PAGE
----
Doubtless the most miserable of men, under the most oppressive government in the world, if allowed the ballot, would use it, if they could see any chance of thereby meliorating their condition. But it would not…be a legitimate inference that the government itself, that crushes them, was one which they had voluntarily set up, or even consented to.
Therefore, a man’s voting under the Constitution…is not to be taken as evidence that he ever freely assented to the Constitution…Nor can we ever have such proof until every man is left perfectly free to consent, or not, without thereby subjecting himself or his property to be disturbed or injured by others [emphasis added]” (p. 15).
I’m sorry to have put in such a long quote, but in the event that you are using this live blog as a substitute for reading the book, I wanted to share with you this beautiful passage with which Spooner advances his argument contra the Constitution (and government in general), of his philosophy of voluntary choice, and of individual rights. In brief, there is no way to find out who by voting actually voluntarily assents to and supports the Constitution, since voting is a necessity forced on to every man if he wishes to relieve himself of the tyranny of others by subjecting others to his own tyranny. If a man’s property is to be taken from him by the tyranny of the ballot and then this property used by others to his injury, well no wonder a man might vote so that he might prevent his own property from being used against him!
But this by no means is proof that, by voting, a man supports the Constitution voluntarily. Many people in fact do not support the Constitution and hope to, by voting, obstruct the execution of the Constitution by voting for a candidate who they know has no chance of success- more proof that the act of voting is no proof at all that any individual voluntarily supports the Constitution. Until the government is completely voluntary, then, “on general principles of law and reason, it cannot be said that the government has any voluntary supporters at all, until it can be distinctly shown who its voluntary supporters are” (p. 16).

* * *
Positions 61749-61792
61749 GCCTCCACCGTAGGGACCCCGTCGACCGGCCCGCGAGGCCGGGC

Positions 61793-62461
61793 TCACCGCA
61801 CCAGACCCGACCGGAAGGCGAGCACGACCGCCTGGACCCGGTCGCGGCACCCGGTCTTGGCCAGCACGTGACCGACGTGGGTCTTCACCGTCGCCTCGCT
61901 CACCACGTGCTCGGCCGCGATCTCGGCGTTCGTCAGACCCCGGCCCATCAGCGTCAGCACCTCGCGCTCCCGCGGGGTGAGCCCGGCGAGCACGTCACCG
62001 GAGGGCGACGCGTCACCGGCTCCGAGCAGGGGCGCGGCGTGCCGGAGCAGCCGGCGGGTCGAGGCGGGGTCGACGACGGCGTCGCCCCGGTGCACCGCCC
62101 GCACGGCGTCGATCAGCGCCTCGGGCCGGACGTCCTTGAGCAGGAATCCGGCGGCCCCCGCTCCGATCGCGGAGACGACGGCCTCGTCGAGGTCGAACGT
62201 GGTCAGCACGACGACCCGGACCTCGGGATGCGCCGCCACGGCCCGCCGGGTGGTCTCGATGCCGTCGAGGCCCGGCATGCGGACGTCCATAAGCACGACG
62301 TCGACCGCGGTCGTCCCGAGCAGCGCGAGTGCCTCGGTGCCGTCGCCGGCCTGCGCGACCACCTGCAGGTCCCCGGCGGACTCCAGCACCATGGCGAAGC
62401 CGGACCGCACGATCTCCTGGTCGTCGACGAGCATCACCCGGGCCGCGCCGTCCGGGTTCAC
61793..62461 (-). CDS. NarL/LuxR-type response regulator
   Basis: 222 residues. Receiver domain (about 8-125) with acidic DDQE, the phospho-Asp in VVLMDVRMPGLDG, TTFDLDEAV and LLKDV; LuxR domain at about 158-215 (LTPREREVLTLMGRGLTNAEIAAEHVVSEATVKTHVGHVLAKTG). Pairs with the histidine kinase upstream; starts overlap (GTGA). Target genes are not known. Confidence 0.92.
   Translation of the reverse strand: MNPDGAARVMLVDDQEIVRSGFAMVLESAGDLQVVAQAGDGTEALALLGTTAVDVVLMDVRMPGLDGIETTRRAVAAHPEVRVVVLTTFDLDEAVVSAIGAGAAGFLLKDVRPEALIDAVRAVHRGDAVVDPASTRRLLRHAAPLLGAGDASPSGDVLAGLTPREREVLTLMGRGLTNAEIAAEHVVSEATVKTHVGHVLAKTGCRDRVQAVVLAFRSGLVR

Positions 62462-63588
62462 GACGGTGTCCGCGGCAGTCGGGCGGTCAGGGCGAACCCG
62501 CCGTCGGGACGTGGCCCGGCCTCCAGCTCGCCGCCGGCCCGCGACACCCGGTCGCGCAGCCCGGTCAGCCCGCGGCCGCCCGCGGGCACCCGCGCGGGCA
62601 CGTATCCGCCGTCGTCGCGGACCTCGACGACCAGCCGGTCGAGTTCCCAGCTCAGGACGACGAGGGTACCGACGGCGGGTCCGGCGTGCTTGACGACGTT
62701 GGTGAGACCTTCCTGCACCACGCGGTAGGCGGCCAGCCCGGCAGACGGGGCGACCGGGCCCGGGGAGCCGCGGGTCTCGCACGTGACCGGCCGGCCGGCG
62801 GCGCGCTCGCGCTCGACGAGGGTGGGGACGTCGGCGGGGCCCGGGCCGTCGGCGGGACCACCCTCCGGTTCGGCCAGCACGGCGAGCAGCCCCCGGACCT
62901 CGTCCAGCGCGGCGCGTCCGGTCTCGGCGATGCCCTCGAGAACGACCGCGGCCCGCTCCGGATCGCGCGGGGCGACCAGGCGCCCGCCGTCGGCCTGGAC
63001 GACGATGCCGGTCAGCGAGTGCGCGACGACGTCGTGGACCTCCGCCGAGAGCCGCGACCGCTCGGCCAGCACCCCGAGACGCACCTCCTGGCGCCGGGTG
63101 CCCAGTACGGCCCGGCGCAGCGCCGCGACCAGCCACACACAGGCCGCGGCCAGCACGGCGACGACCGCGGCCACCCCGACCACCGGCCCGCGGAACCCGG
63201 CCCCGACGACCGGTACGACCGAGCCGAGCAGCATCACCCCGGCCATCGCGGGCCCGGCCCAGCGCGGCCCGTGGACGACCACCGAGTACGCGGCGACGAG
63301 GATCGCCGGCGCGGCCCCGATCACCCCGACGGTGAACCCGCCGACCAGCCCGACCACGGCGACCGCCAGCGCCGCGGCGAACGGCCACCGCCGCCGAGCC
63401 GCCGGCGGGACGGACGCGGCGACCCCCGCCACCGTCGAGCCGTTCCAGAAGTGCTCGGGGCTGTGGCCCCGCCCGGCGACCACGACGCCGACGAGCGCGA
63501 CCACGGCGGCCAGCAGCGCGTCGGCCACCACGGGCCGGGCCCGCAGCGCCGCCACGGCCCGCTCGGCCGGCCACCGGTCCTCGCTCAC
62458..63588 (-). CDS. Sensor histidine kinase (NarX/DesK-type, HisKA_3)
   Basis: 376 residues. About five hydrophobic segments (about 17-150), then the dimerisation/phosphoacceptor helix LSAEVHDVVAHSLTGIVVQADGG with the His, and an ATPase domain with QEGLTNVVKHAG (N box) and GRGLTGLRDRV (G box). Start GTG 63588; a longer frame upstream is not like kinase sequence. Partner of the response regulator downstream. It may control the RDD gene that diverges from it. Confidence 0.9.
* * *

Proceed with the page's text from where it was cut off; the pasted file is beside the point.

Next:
Is it possible to show even who the supports are of any particular officeholder? No, since all votes are by secret ballot and thus no legal proof of any man’s intentions. Even if you could prove that Joe Smith voted for X candidate, that is no proof at all that he supports the Constitution. It is at least as likely, if not more so, that Joe votes for X candidate to prevent the tyranny that candidate Y will inflict upon them under color of the Constitution. It makes me wish that under the list of potential candidates on the ballot, there was a choice of 2 boxes that must be filled out to complete the voting process:
I am voting to support the execution of the Constitution
I am voting to obstruct the execution of the Constitution
Well, it would make me laugh at least, since I am fairly certain that precious few would check box A, especially since the people in government who are professedly stewards of the Constitution use it to whatever ends they choose and backwards rationalize their actions to the public.